If this were done, then I think some of the charm of the Northwest Smith stories would be lost. As they are written they are good stories, some great. They are not Space Opera. They are more Sword and Planet, without the "swords"; perhaps even the sub genre of Planetary Romance could apply.
Pictured to the left is an illustration of the alien from "Shambleau"(this illustration is not included in the Planet Stories volume, I should point out) . It is the first story in the Planet Stories collection and the first published Northwest Smith story. They appear in the volume by publication date, and nearly half of them appeared not in Weird Tales but in fanzines.
"Shambleau" is a strong story. Upon reading it, I was immediately sucked into the book as a whole; however, I quickly realized after reading three more stories in succession that Moore was writing this with an eye towards publication. She had a definite formula she was following and she did so stringently with the intent of publishing and putting food on the table. This was a common practice in the hey day of pulp weird/science/fantasy fiction. Many of the authors were full time writers and at only a few cents per word, they were forced to create regularly and publish as much as possible. This meant going with what sold. Moore knew she had a winner with Northwest Smith, so she stuck to the formula. Unfortunately, when the Northwest Smith stories are read in succession, this leads to predictability. They are worth reading, but do yourself a favor and do not read them all in succession. Take your time with this book. Read a story, set it down and read another the following week or month.
I did not have the same experience when I read Moore's Black God's Kiss. Perhaps this was due to the fact that there are only six of them. There was a formula to these stories as well, not too different from the formula used with her Northwest Smith stories.
These stories are strongly influenced by Lovecraftian style horror as well, but while the Northwest Smith stories may be difficult to place in a genre, her Jirel of Joiry stories are not. They are Sword and Sorcery, and it is obvious that Moore was hoping to ride on the coat tails of the success of Robert E. Howard with these stories. That isn't to say she wrote Conan pastiche with a red-haired woman in place of the sullen eyed barbarian. No, the Jirel of Joiry stories are unique to themselves.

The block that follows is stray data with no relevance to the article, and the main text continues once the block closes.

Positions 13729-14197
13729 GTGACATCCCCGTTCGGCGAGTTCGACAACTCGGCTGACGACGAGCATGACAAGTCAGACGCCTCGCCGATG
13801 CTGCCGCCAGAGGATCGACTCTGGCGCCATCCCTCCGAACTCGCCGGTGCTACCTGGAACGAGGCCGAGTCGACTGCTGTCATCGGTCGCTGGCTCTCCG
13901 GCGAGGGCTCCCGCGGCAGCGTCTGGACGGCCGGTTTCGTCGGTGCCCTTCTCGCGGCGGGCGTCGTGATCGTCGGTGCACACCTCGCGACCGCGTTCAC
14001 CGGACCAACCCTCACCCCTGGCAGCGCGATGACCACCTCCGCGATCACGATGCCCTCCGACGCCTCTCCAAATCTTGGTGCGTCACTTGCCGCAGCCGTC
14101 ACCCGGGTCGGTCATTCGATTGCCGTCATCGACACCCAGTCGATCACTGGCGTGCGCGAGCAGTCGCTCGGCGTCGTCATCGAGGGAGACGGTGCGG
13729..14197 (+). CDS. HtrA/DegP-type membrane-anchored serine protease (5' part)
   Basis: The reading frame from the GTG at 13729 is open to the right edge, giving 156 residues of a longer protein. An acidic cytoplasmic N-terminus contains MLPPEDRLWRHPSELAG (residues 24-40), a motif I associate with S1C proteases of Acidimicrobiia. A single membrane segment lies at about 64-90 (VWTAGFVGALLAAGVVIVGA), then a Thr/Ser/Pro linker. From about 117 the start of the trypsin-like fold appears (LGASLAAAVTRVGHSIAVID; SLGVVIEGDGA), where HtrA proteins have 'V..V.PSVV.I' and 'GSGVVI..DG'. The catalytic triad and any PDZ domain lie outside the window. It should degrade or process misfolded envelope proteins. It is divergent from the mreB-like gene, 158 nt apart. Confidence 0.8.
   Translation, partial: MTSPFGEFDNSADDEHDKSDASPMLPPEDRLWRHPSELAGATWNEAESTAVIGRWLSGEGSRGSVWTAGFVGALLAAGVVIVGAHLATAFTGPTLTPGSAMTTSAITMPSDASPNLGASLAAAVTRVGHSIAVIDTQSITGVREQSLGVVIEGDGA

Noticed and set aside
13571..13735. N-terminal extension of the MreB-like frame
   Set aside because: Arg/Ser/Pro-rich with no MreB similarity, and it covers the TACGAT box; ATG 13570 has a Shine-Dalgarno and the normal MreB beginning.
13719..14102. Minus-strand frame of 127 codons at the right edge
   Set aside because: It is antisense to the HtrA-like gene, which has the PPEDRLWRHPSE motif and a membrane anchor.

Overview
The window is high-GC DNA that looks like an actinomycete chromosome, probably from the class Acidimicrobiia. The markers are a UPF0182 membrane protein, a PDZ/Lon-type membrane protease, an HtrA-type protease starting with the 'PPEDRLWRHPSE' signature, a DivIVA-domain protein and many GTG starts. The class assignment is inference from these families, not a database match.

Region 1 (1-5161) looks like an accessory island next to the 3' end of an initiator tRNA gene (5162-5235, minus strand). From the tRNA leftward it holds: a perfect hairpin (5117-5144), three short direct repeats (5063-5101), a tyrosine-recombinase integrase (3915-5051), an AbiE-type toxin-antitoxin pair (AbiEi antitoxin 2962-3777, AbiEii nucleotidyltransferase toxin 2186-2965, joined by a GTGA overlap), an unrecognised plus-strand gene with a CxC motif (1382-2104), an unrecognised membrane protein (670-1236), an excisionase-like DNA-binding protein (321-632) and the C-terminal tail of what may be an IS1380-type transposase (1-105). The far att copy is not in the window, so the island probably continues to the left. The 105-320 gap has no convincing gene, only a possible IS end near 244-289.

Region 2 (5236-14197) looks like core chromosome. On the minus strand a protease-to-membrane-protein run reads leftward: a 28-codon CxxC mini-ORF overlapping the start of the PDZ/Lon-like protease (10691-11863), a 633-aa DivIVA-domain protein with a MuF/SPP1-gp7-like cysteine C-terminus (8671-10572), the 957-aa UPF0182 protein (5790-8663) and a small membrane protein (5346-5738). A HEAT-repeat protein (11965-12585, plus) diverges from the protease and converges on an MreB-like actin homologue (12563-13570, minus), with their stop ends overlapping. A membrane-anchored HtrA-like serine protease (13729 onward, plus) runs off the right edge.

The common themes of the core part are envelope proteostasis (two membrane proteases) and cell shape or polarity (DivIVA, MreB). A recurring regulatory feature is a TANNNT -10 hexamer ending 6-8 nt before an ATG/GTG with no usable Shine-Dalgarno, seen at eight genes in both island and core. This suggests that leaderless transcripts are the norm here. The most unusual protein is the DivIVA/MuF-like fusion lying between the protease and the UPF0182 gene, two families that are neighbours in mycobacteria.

What I found enjoyable about them is while the Northwest Smith stories were episodic, the Jirel of Joiry tales taken as a whole read almost like a novel. Each successive story references the former and Jirel's actions in previous stories have consequences that she must face. This may be why I didn't notice the formulaic nature of them when read successively.
I believe most fans are attracted to Moore's Northwest Smith stories, but for me her Jirel of Joiry tales are what sucked me in. I found Jirel more of an early ancestor of Roy Thomas and Barry Windor-Smith's Marvel Comics character Red Sonja. The ancestor's normally attributed to Red Sonja are either Howard's Red Sonya of Rogatino ("The Shadow of the Vulture) and/or another Howard character Dark Agnes de Chastillon, a swords-woman of 16th century France.
It was Howard who inspired the creation of Jirel of Joiry for Moore was very taken with the first Dark Agnes story, "Sword Woman". I have not had the pleasure of reading "The Shadow of the Vulture" nor have I read any Dark Agnes stories (of which there are only two complete stories and a third draft) beyond last month's offering in Dark Horse's Robert E. Howard's Savage Sword #1, but instinct speaks to me and says that Moore was just as much responsible for the birth of Red Sonja as Howard himself was.
I shall move onto Henry Kuttner, but I would like to point out that the story "Quest of the Starstone" appears in both Northwest of Earth and Black God's Kiss. It is interesting to read because it was written with Henry Kuttner. It is a meeting of Northwest Smith and Jirel of Joiry, kind of an early "Marvel Team-up"; unfortunately, it is the weakest story of both volumes, and I felt cheated having it appear in both books.